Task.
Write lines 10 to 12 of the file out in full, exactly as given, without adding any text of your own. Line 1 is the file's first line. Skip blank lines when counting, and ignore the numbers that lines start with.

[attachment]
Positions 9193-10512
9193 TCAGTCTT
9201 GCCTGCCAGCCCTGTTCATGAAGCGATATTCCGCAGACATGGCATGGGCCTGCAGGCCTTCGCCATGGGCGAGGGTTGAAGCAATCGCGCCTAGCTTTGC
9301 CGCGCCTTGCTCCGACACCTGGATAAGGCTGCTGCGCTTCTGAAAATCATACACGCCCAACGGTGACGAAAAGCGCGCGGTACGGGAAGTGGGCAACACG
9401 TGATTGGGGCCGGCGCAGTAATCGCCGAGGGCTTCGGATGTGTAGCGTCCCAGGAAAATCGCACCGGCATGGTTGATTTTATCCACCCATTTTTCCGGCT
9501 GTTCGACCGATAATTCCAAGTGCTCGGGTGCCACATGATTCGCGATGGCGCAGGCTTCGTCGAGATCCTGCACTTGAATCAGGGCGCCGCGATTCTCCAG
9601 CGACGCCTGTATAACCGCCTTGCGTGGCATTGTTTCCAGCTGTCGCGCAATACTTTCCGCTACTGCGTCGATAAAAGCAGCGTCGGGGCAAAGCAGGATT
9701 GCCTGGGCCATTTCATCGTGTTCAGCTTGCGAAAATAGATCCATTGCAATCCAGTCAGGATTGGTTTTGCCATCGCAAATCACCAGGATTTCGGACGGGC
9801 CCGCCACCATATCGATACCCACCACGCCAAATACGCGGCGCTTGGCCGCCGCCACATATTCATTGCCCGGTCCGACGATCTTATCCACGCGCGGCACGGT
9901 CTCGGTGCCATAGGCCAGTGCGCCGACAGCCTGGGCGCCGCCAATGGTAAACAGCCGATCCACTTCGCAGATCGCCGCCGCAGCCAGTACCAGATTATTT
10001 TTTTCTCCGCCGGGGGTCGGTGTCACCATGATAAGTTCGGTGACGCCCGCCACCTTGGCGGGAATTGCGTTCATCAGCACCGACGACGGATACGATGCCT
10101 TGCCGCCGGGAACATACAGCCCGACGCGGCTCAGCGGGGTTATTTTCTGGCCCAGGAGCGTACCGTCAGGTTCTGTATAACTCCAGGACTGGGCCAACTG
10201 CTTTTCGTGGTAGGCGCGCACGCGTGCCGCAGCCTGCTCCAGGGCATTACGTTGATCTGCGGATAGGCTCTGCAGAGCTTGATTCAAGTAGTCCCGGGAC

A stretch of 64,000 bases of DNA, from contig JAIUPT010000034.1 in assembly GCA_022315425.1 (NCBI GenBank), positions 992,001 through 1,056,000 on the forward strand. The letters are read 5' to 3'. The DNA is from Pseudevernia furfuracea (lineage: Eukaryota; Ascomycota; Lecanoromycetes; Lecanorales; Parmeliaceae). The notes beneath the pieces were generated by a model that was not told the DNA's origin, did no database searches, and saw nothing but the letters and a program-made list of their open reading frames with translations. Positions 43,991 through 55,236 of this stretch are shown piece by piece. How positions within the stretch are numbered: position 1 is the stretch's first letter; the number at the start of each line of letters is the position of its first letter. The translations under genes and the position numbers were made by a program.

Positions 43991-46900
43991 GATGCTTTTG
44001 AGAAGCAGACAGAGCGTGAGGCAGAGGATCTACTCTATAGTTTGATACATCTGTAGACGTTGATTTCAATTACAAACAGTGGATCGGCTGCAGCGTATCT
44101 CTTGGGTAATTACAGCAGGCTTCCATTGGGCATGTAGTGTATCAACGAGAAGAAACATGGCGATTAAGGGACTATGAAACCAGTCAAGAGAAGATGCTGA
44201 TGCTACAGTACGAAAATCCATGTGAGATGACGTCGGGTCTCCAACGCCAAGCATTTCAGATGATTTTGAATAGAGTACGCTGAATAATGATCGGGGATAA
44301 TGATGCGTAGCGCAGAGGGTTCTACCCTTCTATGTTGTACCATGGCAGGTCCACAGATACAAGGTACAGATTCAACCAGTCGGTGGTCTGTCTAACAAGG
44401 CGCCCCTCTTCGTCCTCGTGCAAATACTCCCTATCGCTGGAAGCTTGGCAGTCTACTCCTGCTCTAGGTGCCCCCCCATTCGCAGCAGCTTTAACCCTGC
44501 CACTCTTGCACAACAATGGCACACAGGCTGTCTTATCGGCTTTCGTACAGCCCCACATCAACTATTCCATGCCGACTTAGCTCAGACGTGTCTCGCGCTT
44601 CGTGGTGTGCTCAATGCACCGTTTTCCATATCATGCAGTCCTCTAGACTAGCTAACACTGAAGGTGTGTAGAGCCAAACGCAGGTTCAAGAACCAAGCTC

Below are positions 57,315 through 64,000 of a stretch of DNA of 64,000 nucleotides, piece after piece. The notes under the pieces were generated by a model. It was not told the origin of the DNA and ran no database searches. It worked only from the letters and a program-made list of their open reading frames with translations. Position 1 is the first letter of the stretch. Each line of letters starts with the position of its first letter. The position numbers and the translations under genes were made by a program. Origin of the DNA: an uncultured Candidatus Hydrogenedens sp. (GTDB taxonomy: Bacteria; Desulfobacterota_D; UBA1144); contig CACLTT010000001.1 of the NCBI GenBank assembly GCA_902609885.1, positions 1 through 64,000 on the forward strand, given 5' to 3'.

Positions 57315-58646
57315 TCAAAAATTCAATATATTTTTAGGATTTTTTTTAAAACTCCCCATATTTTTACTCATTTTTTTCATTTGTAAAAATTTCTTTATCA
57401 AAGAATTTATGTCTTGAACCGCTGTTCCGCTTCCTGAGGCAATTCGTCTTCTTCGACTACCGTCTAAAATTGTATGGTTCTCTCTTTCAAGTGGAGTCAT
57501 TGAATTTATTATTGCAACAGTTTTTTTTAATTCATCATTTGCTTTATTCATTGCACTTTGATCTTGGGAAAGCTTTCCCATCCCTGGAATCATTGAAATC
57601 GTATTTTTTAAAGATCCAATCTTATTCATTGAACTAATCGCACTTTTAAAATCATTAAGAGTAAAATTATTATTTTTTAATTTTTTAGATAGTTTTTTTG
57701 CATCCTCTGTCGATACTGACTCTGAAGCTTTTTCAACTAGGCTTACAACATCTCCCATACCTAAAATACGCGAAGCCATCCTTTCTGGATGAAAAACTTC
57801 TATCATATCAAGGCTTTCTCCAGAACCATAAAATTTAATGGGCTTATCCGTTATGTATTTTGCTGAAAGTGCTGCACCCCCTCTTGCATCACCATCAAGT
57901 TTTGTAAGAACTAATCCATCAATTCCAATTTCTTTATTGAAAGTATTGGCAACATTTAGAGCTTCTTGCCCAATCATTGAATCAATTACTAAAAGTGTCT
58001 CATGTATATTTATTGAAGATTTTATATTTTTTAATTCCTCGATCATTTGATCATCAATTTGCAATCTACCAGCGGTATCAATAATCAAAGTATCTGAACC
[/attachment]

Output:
9901 CTCGGTGCCATAGGCCAGTGCGCCGACAGCCTGGGCGCCGCCAATGGTAAACAGCCGATCCACTTCGCAGATCGCCGCCGCAGCCAGTACCAGATTATTT
10001 TTTTCTCCGCCGGGGGTCGGTGTCACCATGATAAGTTCGGTGACGCCCGCCACCTTGGCGGGAATTGCGTTCATCAGCACCGACGACGGATACGATGCCT
10101 TGCCGCCGGGAACATACAGCCCGACGCGGCTCAGCGGGGTTATTTTCTGGCCCAGGAGCGTACCGTCAGGTTCTGTATAACTCCAGGACTGGGCCAACTG